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This is the first paperback edition of the revisionist work about Admiral Frank Jack Fletcher, who won his battles at sea but lost the war of public opinion. A surface warrior, Fletcher led the carrier forces in the Pacific that won against all odds at Coral Sea, Midway, and the Eastern Solomon’s. Despite these successes, during the post-war Fletcher had become one of the most controversial figures in U.S. naval history and was portrayed as a timid bungler who failed to relieve Wake Island and who deliberately abandoned the Marines at Guadalcanal.
Publisher: Naval Institute Press (February 15, 2013)
Product Dimensions: 7 X 10 in
Shipping Weight: 0
“It is very difficult to turn around a half century of conventional wisdom, but John Lundstrom has done it. In a careful but readable way, he has proved that Adm. Jack Fletcher deserves to be remembered as a hero and not a goat.” --Evan Thomas, author of Sea of Thunder
John B. Lundstrom is the author of several books on the Pacific War, including The First Team and The First Team and the Guadalcanal Campaign. He is the recipient of the Samuel Eliot Morison Award for Naval Literature, the Hook Contributor’s Award and the Admiral Arthur W. Radford Award by the National Aviation Museum. He is a resident of Milwaukee, WI.
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Black Shoe Carrier Admiral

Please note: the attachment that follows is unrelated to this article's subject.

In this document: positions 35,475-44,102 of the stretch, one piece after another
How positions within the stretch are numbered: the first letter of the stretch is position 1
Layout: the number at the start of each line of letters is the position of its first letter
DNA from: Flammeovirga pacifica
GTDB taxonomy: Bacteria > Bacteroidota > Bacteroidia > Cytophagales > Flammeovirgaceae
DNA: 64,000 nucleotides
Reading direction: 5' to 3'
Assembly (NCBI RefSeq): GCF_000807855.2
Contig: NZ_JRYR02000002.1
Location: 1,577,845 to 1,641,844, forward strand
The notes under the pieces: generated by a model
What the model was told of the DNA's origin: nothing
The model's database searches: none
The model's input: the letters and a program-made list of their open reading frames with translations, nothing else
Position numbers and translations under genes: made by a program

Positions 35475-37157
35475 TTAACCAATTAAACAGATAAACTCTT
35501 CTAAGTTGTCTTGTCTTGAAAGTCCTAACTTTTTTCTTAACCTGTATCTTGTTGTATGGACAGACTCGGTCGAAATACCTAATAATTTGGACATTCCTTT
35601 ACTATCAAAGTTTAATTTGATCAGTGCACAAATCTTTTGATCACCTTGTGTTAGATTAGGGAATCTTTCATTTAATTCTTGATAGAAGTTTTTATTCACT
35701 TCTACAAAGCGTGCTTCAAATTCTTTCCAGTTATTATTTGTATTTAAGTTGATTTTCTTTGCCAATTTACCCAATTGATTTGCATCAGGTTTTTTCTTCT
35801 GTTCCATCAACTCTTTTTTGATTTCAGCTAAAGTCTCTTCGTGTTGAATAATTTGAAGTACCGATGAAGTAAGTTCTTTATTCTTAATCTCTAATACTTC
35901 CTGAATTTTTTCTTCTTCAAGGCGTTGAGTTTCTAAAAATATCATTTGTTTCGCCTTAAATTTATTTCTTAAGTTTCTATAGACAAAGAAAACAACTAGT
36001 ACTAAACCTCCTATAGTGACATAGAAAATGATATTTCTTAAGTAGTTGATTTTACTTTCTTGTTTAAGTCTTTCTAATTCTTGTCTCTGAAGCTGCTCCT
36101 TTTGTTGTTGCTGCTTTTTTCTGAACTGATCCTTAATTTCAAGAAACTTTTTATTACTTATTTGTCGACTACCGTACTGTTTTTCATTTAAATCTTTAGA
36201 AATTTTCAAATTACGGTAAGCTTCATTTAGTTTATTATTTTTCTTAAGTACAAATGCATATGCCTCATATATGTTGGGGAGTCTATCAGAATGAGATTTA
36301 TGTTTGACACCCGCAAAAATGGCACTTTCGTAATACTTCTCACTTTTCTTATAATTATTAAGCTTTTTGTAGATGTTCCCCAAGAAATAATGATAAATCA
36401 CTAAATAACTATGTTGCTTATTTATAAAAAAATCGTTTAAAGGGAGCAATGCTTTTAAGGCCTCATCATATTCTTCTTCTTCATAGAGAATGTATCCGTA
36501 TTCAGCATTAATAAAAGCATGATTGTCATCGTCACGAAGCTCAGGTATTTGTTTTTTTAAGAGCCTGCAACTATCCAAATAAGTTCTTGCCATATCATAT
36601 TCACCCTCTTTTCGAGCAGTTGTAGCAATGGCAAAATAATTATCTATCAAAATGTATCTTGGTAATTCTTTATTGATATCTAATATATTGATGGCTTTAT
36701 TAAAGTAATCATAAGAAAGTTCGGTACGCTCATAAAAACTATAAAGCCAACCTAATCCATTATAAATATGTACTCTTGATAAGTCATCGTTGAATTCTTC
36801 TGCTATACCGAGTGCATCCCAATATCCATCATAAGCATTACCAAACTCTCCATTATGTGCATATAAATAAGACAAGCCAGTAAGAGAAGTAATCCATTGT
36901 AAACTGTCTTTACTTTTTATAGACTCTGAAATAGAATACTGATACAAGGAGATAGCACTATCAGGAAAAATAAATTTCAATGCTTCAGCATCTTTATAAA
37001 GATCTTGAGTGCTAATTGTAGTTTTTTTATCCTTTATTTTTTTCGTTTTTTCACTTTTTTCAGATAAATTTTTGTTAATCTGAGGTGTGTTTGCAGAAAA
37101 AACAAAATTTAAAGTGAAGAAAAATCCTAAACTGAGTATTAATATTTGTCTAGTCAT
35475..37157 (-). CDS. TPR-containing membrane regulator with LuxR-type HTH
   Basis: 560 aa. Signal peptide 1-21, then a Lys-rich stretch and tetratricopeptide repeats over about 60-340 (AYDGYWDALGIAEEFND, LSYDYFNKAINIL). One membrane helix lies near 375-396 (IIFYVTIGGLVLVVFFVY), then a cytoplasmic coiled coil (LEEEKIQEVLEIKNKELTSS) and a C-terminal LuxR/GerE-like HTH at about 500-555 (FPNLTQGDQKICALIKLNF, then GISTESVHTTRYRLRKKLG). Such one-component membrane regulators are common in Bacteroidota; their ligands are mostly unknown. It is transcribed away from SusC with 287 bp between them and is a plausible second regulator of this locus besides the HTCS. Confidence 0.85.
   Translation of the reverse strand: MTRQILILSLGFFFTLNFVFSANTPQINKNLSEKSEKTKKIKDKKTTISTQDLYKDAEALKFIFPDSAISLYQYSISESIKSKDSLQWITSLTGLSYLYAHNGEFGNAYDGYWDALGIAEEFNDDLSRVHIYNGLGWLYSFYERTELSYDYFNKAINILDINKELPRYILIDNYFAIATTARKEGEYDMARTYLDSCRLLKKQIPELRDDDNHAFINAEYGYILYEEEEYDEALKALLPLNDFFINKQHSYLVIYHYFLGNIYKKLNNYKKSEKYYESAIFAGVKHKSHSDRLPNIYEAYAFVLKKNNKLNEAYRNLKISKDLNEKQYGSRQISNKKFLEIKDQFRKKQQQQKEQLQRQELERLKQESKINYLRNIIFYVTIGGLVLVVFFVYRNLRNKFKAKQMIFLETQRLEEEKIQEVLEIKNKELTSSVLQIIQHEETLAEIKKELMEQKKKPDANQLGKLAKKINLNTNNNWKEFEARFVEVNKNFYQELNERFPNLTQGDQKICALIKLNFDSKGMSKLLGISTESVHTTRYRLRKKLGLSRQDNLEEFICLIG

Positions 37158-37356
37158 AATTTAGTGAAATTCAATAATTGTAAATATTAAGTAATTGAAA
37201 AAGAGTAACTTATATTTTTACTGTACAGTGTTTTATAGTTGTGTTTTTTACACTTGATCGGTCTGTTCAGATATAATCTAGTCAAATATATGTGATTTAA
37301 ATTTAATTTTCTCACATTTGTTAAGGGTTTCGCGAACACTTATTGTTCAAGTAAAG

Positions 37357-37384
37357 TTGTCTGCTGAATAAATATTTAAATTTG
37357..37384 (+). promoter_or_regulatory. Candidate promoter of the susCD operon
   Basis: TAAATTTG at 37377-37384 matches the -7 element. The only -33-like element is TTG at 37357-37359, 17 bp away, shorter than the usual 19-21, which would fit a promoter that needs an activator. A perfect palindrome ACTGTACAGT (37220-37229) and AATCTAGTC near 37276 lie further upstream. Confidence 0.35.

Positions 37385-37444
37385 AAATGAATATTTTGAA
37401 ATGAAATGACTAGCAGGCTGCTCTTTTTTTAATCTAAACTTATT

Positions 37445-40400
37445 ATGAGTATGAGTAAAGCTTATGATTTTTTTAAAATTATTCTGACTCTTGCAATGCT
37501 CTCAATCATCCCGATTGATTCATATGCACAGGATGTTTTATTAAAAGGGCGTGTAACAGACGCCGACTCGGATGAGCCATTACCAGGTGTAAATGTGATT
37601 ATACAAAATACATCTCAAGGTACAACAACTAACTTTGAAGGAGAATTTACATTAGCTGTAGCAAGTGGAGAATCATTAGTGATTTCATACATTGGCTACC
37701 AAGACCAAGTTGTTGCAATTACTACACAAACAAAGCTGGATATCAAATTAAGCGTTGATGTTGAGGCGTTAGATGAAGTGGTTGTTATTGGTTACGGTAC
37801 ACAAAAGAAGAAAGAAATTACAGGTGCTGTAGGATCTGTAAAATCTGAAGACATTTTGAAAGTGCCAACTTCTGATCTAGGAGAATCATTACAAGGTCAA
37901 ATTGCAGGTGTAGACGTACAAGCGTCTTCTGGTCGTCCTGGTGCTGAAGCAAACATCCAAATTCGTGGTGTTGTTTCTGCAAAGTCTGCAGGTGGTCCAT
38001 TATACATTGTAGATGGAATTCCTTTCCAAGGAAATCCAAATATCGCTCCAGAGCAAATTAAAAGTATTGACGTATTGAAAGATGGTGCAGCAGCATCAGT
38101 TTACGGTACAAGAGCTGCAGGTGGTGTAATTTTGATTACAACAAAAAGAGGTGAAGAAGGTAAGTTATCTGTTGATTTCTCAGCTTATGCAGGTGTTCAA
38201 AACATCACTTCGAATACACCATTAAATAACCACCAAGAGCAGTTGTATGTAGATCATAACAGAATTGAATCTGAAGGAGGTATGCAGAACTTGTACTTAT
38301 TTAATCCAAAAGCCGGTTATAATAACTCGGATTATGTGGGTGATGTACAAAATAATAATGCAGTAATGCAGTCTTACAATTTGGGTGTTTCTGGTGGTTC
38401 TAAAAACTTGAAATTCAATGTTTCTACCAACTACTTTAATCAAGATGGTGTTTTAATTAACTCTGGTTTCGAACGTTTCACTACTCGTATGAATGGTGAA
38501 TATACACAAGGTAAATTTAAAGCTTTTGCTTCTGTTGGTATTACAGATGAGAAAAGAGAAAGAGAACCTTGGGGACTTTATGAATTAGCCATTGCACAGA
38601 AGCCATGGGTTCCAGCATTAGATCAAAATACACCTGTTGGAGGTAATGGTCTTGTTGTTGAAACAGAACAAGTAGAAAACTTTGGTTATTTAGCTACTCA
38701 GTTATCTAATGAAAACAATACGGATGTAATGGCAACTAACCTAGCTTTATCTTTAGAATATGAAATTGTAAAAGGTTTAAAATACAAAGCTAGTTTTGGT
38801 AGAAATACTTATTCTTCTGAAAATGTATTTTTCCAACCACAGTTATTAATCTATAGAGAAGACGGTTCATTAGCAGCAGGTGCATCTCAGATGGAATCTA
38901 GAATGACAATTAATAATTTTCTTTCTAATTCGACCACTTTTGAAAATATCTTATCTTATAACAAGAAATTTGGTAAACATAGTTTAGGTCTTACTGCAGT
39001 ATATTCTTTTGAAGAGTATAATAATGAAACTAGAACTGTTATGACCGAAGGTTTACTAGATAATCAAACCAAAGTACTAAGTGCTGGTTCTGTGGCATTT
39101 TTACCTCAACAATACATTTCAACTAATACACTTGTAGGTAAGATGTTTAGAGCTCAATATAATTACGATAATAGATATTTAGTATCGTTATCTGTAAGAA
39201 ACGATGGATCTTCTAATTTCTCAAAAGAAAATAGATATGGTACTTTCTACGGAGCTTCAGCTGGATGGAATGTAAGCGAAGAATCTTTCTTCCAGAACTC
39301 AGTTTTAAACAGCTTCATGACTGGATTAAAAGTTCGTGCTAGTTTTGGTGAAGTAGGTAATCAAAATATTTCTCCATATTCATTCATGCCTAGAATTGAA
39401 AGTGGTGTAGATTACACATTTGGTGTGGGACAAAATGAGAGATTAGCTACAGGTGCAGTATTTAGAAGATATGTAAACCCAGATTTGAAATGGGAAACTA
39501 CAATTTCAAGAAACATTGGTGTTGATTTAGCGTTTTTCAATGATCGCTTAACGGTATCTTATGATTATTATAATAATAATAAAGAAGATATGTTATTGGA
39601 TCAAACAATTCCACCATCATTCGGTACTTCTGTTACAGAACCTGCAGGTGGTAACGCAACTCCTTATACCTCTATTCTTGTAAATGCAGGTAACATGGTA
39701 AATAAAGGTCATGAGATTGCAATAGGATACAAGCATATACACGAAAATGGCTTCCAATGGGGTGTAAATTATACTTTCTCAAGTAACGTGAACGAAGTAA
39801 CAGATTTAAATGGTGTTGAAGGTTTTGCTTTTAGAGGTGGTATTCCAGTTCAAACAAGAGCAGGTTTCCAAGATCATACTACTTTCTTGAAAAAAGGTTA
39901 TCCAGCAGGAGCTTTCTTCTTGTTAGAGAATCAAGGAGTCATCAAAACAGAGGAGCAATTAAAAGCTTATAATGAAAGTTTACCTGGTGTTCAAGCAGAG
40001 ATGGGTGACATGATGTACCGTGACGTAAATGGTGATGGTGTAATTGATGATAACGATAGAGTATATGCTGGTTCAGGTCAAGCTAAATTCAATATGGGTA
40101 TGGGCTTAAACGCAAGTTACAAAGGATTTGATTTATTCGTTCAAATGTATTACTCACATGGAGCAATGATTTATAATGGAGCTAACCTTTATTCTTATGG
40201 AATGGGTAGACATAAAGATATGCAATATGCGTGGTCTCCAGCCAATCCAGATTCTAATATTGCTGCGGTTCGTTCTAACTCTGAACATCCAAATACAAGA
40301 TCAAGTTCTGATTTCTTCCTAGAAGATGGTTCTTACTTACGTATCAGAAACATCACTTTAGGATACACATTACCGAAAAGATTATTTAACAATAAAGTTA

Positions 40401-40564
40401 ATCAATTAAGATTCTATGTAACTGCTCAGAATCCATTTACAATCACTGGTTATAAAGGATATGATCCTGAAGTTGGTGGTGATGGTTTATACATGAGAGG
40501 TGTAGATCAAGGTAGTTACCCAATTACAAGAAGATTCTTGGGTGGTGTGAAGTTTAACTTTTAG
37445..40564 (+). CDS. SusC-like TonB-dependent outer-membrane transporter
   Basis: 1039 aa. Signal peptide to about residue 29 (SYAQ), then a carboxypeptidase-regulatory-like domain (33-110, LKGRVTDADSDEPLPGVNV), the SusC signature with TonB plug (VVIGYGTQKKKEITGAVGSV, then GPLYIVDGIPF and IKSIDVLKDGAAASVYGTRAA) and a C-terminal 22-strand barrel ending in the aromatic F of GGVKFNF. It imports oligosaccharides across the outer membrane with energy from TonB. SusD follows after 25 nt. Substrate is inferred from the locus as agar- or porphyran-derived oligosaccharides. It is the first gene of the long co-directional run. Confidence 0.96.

This is the first paperback edition of the revisionist work about Admiral Frank Jack Fletcher, who...Read More
John Lundstrom is the leading authority on the Naval Air War in the Pacific and has produced his most important work with this book. The leadership provided by Adm Fletcher in the vital first ten months of the Pacific War earns him a high place in our countries history. The sad truth is he has never recieved his proper due. Those who came after and had a much easier road to follow garnered the accolades while Fletcher was shunted aside and maligned by post war "historians" who were no where to be seen when the real battles were being fought.
This is a look at the early, crucial battles of the Pacific War as they were fought by a real fighter and leader. John Lundstrom should be proud of this book and the Naval Institute should be proud of having published it. Anyone with a serious interest in the Pacific War should read this.